BD – Absolutely. It went through several versions and there are sixty names on the acknowledgements page. There’s so much challenge and enjoyment in learning this craft. Stephen King likens it to acquiring a whole lot of different tools in a toolbox and practicing how to use and choose among then. I’ve made many friends through writing, and I like nothing better than a good chinwag about books. It’s great to be published, but the pleasure and adventure has been about much more than that.
IDI – Online cafe’s or writer’s groups (aside from social networking). Do you belong to any and if so, do you feel they help or harm?
BD – Definitely a help. I’ve been a member of a serious, face to face writers’ group for 16 years now. At the present count, 3 of the 6 of us have had novels commercially published. Once a fortnight, we divide time into half-hour spots so that up to five can read and hear comments from each listener in turn. We don’t pull our punches; we say what we think, but we frame our feedback constructively, trying to pinpoint where the work doesn’t match the intention. Both of my books owe much to this feedback, and so does the new novel I’m writing.
IDI – Where would you like to see your writing take you? What’s your dream?
BD – Readers often tell me that they can easily imagine my books adapted for the small screen. I would SO love that! I’ve written a pilot for a TV series version of ‘Truth Games’. When I’ve polished ‘Oz’ and the economy has bounced back a bit, I will put it out to agents, hoping for a bite on the line…
IDI – What advice would you give to new/unpublished writers?
BD – The important thing is to tell a good story. You may have a great idea, or even an intricate plot worked out, but that’s not enough. You need to keep readers wanting the next chapter, the next page; to hook and startle them without lapsing into cliché or things they just don’t believe. Writing ‘Love, Revenge & Buttered Scones’ showed me how back-story can be a source of suspense, mystery and surprise, but that’s only one answer. Anyone struggling with plot problems would do well to read books on screenwriting. Their analysis of what makes ‘story’ work was a revelation to me.
Other advice would be: empathise with your villains and don’t make your heroes too goody-goody. Also, never stop reading, good books and bad; notice how they are put together, what makes them work or not work. Enjoy learning the craft, improving and adding to your skills, sharing with fellow writers. Being published is a great goal to have, but the pleasure is the writing itself.
IDI – What was the best advice ever given to you, and by whom?
BD – He was a tutor at a week’s residential writing course in Yorkshire, UK, nearly twenty years ago. He told me, ‘That’s a good character study, but it isn’t yet a story. You need to read some books about plotting.’
IDI – Everyone has their own style/voice, but what author would you say your work most resembles?
BD – People say I’m similar in style and weight to David Nicholls, and that’s a really nice compliment; I enjoy David’s books and have connected with him on Facebook. My ambition? I’d give my right arm to write like Anne Tyler; that’s the writer I’m aiming to bear comparison with, especially with the new novel in progress. Wish me luck!
IDI – Something tells me that you have all you need to accomplish your goals, even without the luck. I’m a firm believer that hard work pays off. Granted, being in the right place at the right time, or having the next person you hand your novel to be ‘the right’ hands accounts for some of it, but in the end, it’s hard work. As you said earlier, tell a good story, first and foremost.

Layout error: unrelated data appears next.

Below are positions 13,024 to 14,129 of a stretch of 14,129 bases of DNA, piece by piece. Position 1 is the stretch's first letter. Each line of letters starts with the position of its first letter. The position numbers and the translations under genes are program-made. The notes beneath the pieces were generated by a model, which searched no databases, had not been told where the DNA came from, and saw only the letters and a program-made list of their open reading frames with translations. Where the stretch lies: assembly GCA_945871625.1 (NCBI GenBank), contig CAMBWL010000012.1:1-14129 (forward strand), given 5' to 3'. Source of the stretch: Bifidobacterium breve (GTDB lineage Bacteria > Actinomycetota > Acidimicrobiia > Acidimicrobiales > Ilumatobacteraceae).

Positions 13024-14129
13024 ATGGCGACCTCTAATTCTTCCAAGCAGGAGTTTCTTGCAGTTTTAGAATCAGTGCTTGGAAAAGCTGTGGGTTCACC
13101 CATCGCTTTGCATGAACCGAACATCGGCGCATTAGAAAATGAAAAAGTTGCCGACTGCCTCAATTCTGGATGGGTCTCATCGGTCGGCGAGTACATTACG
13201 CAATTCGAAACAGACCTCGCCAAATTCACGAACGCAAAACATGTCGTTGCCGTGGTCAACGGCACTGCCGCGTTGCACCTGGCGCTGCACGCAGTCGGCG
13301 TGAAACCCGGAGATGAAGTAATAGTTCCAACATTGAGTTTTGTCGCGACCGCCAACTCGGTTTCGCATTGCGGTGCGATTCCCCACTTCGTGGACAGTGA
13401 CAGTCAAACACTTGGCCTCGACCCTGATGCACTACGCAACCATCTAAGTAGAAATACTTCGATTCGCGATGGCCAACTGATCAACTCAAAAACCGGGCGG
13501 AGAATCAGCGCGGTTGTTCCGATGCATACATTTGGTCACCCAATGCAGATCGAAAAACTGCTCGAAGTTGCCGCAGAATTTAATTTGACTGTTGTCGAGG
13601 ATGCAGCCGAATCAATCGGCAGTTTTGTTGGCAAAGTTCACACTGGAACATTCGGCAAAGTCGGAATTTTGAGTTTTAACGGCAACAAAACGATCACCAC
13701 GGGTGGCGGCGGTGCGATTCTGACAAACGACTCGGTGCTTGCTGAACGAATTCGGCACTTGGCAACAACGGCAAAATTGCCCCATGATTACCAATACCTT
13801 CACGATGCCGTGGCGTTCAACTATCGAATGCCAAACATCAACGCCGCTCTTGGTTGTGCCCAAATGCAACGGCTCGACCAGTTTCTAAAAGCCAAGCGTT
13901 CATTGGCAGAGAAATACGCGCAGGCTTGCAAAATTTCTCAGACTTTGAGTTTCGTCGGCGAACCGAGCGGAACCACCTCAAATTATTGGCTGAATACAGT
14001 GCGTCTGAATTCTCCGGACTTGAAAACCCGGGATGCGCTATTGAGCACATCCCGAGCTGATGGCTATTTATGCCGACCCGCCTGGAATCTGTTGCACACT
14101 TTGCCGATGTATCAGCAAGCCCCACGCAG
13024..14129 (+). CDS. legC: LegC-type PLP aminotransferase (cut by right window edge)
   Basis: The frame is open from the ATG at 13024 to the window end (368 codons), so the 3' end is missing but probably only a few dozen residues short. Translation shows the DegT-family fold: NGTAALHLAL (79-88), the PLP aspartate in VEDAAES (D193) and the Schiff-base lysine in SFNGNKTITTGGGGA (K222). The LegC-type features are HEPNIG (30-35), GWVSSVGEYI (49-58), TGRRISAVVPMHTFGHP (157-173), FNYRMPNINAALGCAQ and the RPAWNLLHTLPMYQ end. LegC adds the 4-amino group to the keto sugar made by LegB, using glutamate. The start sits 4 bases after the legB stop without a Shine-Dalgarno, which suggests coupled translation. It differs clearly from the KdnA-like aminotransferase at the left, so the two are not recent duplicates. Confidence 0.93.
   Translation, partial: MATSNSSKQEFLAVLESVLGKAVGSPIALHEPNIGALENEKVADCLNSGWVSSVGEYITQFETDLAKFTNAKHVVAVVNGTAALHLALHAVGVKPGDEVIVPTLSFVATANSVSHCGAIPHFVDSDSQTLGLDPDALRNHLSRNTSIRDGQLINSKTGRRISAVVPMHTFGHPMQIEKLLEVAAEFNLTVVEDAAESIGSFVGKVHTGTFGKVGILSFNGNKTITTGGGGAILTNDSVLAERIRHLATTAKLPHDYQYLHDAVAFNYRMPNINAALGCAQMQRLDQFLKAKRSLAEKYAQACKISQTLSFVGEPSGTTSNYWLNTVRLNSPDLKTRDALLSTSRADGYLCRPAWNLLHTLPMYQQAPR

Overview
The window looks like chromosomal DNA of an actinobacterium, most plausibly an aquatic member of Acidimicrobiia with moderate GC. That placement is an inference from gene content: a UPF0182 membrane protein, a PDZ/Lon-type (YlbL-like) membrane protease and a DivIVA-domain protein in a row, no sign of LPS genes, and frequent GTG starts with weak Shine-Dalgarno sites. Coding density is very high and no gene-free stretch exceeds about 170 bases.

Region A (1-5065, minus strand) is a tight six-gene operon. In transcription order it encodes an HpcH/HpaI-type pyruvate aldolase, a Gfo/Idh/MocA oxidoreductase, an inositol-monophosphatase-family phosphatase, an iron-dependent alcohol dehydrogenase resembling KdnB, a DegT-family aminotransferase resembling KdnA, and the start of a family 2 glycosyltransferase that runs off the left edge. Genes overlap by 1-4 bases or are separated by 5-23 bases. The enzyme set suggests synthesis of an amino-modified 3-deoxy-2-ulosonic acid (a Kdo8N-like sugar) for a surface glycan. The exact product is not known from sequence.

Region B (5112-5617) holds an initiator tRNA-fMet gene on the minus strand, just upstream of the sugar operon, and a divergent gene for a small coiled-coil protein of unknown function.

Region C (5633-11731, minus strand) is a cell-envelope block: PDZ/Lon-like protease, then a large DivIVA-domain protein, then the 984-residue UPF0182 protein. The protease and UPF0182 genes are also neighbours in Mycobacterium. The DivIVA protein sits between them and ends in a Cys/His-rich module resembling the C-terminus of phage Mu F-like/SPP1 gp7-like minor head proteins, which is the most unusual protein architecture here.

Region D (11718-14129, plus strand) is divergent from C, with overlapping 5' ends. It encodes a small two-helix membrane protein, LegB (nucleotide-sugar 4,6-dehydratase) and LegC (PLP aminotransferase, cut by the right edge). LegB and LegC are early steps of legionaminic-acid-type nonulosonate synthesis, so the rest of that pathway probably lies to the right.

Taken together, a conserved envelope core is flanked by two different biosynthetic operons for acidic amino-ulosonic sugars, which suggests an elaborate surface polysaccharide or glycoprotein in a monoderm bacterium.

As a writer, what is the one thing you would most like people to know about you?
BD – That I have single-handedly marketed my novels, achieving more than 2000 personal sales in an ongoing tour of branches of Waterstone’s (the main UK bookseller chain). Total sales far exceed that, and both books have been reprinted, ‘Truth Games’ twice. I get lovely emails from readers, who often invite me along to their book groups, and I’ve talked about writing in several literary festivals.
It means more than sales to me, though. Here’s an exchange I had recently.
Writing Group Organizer: The students were really struck by your honesty and the way you approach all aspects of your work, from the discipline of writing every day to ‘accosting’ people in bookshops. In the pub, one of the students said, ‘She’s not afraid of anything, is she?’
My reply: Wow, thanks! For too much of my life I was self-conscious and shy, and as one of your students said, this new career has trained up a different side of me that I didn’t know was there. If only for that reason (though there are countless others) the writer’s journey has been the best one I ever set out on.
IDI – In your opinion, what is the biggest misconception new authors have about the publishing industry?
BD – That books sell themselves. The author has to get out there and bring them to readers’ attention. No one is going to do the legwork, telephoning and emailing for you. Don’t worry, the initial fear passes and accosting strangers becomes not only easy but great fun, a source of real pleasure.
Good luck to you writers, and I hope I can tempt some of you readers out there to give my books a try.
I have to admit, I was enamoured with the title, ‘Love, Revenge & Buttered Scones’, but after conducting the interview and hearing Bobbie’s thoughts and insights, I know that I for one will be reading her in the very near future!
I would like to thank Bobbie for her willingness to participate in my newly launched blog and I hope you will all agree, she gave a tremendous interview.
Next week I will talk with Arthur Levine, but until then, please check out Bobbie’s work:
Beads on a String – http://is.gd/b1Ejf5
Love, Revenge & Buttered Scones – http://is.gd/jT8HzO
Truth Games – http://is.gd/gAg3ZZ
To connect with Bobbie:
Twitter – @bobbiedar
Interviews are conducted by Kathy Reinhart, author of 3 novels, most recently, ‘Lily White Lies’, due out later this month. Follow me on Twitter @kathyreinhart or Facebook www.facebook.com/KathyReinhart.Novelist
If interested in participating in my author promotion blog at Ink Drop Interviews, please contact me at ladybuggerly@hotmail
Feedback, comments and ratings are appreciated!